This week on Inside Olympia we talk transportation, ballot initiatives and the 2024 legislative session with Senate Transportation Committee leaders Marko Liias and Curtis King. Plus, State Traffic Engineer Dongho Chang on how to make our transportation system more efficient and effective at moving people from place to place.
Liias and King discuss the rising costs of transportation projects due to inflation, supply chain issues that came about during COVID, and workforce shortages.
Will there be any discussion of new transportation taxes and revenues this session? Not likely in short 60-day session, but it is a topic for future conversations, with gas tax revenues projected to decline.
How out of whack are transpo revenues with project costs? L: COVID was really hard on transpo funding, less people commuting, costs have gone up, supplies, workforce, supply chain. In a 15B program we’re like 1B out of whack.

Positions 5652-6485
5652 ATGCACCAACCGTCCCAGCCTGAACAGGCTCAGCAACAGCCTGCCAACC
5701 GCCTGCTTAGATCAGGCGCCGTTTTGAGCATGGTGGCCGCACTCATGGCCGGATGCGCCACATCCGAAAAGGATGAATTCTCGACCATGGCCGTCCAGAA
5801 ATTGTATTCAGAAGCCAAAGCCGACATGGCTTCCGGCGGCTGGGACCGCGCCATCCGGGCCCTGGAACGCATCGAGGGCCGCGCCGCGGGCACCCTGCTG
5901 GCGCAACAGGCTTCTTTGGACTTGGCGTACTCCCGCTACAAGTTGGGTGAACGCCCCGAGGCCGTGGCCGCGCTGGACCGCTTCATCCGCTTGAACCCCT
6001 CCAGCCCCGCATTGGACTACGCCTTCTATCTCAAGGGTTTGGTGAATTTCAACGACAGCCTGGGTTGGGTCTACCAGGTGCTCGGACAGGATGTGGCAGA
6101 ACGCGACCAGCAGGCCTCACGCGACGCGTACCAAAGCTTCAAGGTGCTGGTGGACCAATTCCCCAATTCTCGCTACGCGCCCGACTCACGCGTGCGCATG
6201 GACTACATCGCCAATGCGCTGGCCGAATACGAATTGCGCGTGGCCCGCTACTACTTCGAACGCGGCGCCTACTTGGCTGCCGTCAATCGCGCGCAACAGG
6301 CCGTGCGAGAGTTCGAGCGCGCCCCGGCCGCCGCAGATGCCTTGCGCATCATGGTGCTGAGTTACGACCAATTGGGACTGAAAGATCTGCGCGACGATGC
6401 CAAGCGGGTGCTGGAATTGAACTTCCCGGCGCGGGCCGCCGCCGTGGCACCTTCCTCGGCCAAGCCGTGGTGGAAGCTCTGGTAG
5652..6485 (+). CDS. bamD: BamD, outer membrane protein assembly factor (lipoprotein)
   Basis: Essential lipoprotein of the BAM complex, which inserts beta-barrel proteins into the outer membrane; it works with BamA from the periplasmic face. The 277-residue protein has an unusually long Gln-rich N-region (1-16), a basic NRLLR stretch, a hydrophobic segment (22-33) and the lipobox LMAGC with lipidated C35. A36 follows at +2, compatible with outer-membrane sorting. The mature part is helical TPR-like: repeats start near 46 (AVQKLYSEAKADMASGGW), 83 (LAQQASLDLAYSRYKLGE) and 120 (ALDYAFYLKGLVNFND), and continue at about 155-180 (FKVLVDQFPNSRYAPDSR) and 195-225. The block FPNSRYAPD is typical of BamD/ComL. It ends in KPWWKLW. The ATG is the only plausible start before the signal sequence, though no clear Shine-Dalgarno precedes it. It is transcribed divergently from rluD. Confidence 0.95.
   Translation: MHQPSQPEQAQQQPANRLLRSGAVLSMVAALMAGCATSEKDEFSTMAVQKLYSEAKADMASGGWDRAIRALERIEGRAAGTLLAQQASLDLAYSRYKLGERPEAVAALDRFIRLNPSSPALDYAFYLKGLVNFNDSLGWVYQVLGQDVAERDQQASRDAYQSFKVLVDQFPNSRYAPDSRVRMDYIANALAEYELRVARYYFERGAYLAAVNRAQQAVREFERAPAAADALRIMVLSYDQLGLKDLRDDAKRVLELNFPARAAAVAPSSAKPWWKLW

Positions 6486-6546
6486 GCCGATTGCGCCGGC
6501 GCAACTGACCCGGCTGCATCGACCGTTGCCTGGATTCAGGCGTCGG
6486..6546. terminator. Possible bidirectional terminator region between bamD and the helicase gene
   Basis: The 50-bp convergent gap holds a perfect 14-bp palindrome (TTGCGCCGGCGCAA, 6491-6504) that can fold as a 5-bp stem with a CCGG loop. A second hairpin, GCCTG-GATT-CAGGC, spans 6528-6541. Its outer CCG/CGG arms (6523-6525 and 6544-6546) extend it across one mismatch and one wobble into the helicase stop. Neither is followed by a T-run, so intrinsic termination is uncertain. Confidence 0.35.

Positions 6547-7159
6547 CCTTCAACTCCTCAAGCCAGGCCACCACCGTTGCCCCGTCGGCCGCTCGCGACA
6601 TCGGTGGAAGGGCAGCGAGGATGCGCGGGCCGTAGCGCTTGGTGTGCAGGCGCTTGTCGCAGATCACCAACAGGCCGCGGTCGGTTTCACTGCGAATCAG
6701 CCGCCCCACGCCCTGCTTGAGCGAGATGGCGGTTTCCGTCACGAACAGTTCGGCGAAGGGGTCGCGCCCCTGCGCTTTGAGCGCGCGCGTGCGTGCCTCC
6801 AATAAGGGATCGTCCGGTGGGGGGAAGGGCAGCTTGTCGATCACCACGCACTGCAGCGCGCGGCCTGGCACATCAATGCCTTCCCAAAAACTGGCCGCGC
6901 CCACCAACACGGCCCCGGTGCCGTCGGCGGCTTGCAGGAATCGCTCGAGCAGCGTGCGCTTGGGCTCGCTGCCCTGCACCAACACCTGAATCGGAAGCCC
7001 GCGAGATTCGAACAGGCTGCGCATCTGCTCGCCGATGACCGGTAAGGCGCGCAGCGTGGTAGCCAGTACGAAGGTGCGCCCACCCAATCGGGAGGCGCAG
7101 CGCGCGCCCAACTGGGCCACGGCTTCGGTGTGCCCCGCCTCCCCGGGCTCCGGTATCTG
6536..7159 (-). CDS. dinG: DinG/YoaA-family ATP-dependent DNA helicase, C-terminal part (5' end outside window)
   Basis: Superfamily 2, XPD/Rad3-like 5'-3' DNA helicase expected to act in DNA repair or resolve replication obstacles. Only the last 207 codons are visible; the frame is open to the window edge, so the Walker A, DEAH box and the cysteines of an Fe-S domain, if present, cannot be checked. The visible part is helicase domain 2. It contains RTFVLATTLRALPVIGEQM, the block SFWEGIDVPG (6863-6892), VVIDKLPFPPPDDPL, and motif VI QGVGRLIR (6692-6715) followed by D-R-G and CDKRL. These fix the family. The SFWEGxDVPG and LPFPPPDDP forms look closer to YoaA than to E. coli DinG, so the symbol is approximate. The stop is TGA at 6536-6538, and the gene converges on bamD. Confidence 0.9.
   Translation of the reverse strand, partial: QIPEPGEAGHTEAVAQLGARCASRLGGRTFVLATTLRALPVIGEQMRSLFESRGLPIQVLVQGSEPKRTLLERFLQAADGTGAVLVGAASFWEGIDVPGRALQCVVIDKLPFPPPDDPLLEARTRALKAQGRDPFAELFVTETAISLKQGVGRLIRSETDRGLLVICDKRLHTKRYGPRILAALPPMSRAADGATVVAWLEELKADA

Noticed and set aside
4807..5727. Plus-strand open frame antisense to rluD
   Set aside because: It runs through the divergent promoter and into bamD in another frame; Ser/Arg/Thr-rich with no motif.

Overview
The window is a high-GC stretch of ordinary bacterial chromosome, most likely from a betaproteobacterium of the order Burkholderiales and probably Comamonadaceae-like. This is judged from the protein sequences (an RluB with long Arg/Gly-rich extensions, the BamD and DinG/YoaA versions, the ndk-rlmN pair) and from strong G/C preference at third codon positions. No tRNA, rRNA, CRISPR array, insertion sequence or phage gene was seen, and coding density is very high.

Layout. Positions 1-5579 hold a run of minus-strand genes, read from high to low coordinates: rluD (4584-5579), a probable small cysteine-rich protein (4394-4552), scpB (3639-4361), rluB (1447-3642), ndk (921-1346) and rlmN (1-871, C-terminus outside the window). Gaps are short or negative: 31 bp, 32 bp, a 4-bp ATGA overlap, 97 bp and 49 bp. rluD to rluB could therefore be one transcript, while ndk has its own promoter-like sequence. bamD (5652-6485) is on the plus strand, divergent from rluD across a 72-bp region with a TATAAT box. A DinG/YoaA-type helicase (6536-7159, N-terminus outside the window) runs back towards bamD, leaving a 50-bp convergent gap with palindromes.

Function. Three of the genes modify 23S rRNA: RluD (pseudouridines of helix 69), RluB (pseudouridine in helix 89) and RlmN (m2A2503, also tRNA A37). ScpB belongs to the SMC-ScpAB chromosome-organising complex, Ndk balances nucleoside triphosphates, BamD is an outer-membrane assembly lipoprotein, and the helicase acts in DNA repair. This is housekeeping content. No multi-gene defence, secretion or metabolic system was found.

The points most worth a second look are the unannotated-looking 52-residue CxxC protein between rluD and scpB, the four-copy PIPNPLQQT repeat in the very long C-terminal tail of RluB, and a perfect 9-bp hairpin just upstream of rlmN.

The cost of replacing fish-block culverts is growing dramatically. Liias points out that we are on track to correct 80 precent of the problem culverts with existing money, a significant accomplishment. Both King and Liias discussed working with the tribes and judicial system to come to an agreement on approaching the remaining 20 percent.
An initiative to repeal the state’s Climate Commitment Act (CCA) is likely to be on the November ballot. Liias notes that if the CCA is repealed, about a third of the “Move Ahead Washington” transportation funding package approved in 2022 is at risk. King says if voters repeal the CCA, the state still needs to find the money for transportation – he says the CCA has raised gas prices and points to examples of CCA spending that Republicans generally don’t like.
The two transportation leaders also discuss the state’s ferry system, traffic safety, Liias’ trip to Finland to study their traffic safety systems, a proposed lowering of the driving-under-the-influence alcohol limit from .08 to .05 percent, automated traffic cameras, and more.
State Traffic Engineer Dongho Chang also traveled with a state delegation to Finland, where he studied traffic safety and efficiency measures in that Scandinavian country.
He gives examples of structural and technological changes – some of them simple and not expensive – that can make transportation safer and more efficient. Topics discussed include traffic cameras, raised sidewalks, the federal infrastructure act, “complete streets,” automated vehicles, the importance of highly visible lane lines, preventing wrong-way collisions, and more.